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Moravian Travels through the "spirit’s nest": Archaeology of Colonialism at Madame Montour’s Otstonwakin

Author(s): Mary Ann Levine

Year: 2017

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In 1741, Moravians, a sect of German pietists established a settlement in Pennsylvania which became the principal religious and administrative center for the Moravian Church in North America. Moravian missionaries soon traveled to nearby Native American communities including Otstonwakin, a 18th century multinational village along the West Branch of the Susquehanna River. Madame Montour served as a frontier diplomat and go-between at Otstonwakin and hosted a succession of visitors into her home including several Moravian missionaries. Moravians sought to have Otstonwakin become an important part of the mission structure in the region and describe it as the "spirit’s nest", a place where evil spirits were thought to be present. This paper examines 18th century colonial encounters through the maps, diaries, and travel accounts left by Moravians who sought to proselytize to Native Americans at Otstonwakin.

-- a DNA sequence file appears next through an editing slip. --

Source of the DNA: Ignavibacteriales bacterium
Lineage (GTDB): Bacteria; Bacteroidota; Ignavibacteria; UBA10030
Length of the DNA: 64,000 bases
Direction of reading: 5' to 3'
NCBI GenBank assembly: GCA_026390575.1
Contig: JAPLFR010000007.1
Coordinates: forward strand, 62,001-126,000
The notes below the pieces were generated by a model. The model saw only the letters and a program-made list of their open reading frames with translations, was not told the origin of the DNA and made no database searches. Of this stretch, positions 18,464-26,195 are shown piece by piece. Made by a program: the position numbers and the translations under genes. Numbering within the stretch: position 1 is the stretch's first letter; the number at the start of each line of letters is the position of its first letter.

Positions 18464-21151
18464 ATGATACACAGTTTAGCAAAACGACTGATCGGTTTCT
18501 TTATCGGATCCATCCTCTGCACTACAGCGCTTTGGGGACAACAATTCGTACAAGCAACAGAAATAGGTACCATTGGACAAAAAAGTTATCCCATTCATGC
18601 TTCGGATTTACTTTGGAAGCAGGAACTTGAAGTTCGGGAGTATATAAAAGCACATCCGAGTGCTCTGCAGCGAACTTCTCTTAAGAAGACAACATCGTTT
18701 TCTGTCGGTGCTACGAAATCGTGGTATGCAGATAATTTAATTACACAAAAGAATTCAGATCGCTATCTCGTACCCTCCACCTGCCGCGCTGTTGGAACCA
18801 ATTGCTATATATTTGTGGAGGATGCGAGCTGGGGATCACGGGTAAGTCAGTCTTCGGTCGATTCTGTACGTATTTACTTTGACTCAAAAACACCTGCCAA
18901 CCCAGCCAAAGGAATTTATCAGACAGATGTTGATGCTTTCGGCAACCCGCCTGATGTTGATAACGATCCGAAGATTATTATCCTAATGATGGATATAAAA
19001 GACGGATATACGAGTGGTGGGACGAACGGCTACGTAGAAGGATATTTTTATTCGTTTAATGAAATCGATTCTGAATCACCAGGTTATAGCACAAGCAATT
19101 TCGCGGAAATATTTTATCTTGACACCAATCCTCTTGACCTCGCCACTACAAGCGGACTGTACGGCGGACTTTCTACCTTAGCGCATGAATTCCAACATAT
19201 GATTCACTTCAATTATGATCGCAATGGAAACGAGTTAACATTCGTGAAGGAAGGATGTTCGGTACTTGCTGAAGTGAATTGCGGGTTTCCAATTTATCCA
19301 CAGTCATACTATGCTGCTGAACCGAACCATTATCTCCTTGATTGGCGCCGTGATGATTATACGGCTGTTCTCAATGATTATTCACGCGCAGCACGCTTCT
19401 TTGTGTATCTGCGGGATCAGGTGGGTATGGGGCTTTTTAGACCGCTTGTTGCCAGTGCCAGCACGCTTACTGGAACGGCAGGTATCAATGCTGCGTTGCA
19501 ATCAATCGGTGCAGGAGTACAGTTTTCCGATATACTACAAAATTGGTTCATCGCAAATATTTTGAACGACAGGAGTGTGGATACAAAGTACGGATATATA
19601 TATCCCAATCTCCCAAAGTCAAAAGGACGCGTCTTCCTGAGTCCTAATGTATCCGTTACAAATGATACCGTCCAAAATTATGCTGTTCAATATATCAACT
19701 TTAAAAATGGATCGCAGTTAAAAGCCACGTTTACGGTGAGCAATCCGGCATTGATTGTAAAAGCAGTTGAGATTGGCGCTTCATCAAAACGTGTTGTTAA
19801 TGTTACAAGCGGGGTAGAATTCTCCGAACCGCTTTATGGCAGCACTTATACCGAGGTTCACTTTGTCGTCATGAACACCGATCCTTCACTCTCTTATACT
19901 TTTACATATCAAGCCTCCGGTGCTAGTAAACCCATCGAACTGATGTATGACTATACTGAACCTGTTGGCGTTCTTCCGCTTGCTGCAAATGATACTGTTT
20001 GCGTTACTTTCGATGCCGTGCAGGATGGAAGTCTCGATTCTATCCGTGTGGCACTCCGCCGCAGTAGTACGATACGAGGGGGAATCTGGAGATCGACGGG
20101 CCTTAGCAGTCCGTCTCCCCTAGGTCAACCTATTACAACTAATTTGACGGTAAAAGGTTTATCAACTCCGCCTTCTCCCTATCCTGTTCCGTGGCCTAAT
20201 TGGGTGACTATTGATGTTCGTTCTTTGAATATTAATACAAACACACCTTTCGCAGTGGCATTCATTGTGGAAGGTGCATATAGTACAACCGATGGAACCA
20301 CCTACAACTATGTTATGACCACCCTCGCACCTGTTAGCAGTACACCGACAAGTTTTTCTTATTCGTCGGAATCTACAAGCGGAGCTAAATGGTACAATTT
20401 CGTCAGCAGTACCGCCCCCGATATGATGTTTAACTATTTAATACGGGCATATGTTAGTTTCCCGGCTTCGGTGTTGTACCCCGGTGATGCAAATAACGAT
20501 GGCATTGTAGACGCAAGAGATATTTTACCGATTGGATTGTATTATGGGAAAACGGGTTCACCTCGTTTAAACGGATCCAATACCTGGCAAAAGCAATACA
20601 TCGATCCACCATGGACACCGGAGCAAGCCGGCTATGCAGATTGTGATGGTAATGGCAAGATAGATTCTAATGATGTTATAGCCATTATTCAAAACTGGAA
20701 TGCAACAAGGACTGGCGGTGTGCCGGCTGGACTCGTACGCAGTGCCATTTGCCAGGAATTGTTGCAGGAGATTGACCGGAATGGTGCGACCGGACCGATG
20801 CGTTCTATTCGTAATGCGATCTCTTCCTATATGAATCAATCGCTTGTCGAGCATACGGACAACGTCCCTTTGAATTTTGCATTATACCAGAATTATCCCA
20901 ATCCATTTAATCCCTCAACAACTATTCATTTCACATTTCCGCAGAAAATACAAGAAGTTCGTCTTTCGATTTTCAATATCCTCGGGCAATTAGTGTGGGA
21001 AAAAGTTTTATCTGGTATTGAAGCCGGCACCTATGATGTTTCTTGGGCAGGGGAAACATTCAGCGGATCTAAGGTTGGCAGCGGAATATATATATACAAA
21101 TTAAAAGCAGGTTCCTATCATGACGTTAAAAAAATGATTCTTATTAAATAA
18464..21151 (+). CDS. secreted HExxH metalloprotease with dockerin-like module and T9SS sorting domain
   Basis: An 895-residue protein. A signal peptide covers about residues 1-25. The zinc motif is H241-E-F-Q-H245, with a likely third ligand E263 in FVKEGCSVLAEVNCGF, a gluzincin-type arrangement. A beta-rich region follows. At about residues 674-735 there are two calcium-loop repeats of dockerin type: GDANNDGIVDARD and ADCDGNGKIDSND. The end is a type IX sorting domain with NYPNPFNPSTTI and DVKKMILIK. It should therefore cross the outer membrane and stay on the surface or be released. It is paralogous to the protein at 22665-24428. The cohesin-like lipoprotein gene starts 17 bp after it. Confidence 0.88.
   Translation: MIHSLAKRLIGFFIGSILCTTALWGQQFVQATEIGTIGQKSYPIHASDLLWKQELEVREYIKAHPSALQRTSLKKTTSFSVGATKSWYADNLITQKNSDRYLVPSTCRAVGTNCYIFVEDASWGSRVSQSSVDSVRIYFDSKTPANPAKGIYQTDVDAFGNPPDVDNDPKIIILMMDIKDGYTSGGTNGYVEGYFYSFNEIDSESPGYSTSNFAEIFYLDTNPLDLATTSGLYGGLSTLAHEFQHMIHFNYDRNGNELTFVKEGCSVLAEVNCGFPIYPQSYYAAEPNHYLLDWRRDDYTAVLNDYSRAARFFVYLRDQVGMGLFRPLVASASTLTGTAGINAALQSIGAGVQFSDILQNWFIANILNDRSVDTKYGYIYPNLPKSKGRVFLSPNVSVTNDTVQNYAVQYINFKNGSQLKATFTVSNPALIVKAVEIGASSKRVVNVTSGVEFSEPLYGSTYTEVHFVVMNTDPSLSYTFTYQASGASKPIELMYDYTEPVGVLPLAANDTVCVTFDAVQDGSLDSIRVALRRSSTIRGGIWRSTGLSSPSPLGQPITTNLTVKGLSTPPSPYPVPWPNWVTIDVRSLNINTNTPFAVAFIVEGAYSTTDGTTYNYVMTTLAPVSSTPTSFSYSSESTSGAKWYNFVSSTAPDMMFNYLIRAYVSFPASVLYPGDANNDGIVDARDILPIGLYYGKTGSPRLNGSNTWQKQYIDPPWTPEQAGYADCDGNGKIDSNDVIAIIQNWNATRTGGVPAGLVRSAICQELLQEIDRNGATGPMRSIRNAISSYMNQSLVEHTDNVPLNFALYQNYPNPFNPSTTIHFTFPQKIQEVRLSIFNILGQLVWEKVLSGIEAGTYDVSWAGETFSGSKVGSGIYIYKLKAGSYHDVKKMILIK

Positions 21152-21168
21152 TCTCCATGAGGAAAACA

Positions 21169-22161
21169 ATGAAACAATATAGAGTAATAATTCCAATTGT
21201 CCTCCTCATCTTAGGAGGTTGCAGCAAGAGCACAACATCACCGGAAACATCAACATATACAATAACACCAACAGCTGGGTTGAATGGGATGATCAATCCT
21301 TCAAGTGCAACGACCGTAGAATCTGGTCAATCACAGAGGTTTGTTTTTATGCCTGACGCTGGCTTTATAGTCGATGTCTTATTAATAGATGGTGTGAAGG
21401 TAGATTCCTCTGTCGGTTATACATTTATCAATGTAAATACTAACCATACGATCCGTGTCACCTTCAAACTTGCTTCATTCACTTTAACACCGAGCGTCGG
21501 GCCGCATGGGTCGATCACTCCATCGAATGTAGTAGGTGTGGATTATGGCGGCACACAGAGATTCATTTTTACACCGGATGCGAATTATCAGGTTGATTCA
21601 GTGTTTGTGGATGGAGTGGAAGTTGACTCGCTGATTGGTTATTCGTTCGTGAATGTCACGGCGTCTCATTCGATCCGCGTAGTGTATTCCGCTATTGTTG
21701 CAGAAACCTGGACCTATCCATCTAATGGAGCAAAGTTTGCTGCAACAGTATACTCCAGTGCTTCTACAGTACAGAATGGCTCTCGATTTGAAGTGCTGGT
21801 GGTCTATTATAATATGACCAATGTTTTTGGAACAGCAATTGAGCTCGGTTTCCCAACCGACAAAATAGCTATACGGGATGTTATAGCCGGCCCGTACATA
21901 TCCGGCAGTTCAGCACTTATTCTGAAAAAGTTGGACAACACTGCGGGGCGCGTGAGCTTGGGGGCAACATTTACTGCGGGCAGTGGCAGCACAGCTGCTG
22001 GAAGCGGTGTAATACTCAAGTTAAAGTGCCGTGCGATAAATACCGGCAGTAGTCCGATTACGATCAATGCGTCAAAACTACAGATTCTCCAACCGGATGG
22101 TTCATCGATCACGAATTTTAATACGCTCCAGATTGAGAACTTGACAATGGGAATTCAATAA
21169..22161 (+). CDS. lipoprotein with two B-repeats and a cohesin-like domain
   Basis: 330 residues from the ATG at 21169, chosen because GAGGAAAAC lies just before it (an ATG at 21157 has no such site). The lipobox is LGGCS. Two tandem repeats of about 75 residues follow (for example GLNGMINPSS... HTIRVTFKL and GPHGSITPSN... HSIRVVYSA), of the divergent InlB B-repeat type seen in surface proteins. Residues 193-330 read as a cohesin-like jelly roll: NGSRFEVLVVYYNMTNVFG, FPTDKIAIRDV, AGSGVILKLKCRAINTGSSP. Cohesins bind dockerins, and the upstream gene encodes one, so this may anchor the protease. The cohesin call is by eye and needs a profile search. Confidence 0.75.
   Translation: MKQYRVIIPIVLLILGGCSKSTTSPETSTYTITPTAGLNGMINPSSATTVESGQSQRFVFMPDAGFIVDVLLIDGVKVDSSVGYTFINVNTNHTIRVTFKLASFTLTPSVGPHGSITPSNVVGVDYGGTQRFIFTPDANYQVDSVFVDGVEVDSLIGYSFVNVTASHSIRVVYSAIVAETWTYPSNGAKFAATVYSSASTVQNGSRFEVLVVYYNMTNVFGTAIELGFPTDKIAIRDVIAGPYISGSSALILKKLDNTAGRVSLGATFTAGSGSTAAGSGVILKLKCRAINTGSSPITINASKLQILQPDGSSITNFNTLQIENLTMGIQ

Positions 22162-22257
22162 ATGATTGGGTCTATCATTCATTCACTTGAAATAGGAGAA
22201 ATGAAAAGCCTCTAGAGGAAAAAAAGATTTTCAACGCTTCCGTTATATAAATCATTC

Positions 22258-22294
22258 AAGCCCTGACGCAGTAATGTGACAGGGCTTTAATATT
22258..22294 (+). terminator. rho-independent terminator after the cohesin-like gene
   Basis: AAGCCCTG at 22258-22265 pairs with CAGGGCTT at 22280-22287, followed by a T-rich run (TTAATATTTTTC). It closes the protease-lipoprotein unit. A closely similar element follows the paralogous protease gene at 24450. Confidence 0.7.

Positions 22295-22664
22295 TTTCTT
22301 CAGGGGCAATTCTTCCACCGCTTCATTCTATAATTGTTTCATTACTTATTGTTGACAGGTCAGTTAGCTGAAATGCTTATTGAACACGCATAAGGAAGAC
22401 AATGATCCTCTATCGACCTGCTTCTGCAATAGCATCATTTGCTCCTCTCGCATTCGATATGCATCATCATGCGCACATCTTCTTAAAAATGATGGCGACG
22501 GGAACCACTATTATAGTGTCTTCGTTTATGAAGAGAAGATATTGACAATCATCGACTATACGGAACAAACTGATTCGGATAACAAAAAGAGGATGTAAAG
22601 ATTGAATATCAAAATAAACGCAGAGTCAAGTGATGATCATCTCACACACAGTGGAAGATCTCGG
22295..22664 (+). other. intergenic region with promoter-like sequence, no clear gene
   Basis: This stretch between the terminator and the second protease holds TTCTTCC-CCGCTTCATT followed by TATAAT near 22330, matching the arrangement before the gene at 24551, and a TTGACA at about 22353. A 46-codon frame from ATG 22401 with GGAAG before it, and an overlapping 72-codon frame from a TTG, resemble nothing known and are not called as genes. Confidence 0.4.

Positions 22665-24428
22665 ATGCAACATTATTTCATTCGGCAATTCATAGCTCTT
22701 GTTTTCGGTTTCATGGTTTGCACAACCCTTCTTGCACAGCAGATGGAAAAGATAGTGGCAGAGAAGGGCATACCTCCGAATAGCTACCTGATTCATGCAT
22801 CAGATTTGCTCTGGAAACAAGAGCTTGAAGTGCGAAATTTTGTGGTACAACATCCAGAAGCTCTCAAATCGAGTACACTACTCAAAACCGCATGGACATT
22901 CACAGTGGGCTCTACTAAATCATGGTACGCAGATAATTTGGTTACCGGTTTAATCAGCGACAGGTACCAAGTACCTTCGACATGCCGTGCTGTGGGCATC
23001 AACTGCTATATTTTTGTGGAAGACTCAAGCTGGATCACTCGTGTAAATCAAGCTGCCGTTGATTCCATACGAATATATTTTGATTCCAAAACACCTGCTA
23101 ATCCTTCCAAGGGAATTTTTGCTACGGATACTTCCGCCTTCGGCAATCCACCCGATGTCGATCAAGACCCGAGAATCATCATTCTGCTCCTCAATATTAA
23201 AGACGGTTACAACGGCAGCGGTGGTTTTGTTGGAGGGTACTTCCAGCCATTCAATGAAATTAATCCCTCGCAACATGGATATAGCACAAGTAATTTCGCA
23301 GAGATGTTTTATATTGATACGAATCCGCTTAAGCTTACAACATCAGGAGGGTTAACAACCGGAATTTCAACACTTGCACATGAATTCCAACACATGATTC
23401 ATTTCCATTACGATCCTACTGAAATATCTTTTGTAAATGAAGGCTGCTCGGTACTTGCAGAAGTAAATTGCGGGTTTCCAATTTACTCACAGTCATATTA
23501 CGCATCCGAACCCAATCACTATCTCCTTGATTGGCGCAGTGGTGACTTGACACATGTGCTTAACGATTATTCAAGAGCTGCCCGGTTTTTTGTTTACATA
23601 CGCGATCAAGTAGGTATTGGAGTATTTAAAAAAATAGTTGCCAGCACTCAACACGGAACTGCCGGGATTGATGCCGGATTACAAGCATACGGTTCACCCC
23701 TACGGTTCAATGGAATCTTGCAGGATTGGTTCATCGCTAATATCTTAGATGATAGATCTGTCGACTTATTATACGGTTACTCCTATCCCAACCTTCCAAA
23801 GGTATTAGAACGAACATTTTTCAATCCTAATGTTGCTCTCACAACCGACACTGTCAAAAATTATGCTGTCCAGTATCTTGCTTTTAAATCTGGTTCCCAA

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Moravian Travels through the "spirit’s nest": Archaeology of Colonialism at Madame Montour’s Otstonwakin. Mary Ann Levine. Presented at The 81st Annual Meeting of the Society for American Archaeology, Vancouver, British Columbia. 2017 ( tDAR id: 429648)


Spatial Coverage

min long: -80.815; min lat: 39.3 ; max long: -66.753; max lat: 47.398 ;

Record Identifiers

Abstract Id(s): 17529

Arizona State University The Andrew W. Mellon Foundation National Science Foundation National Endowment for the Humanities Society for American Archaeology Archaeological Institute of America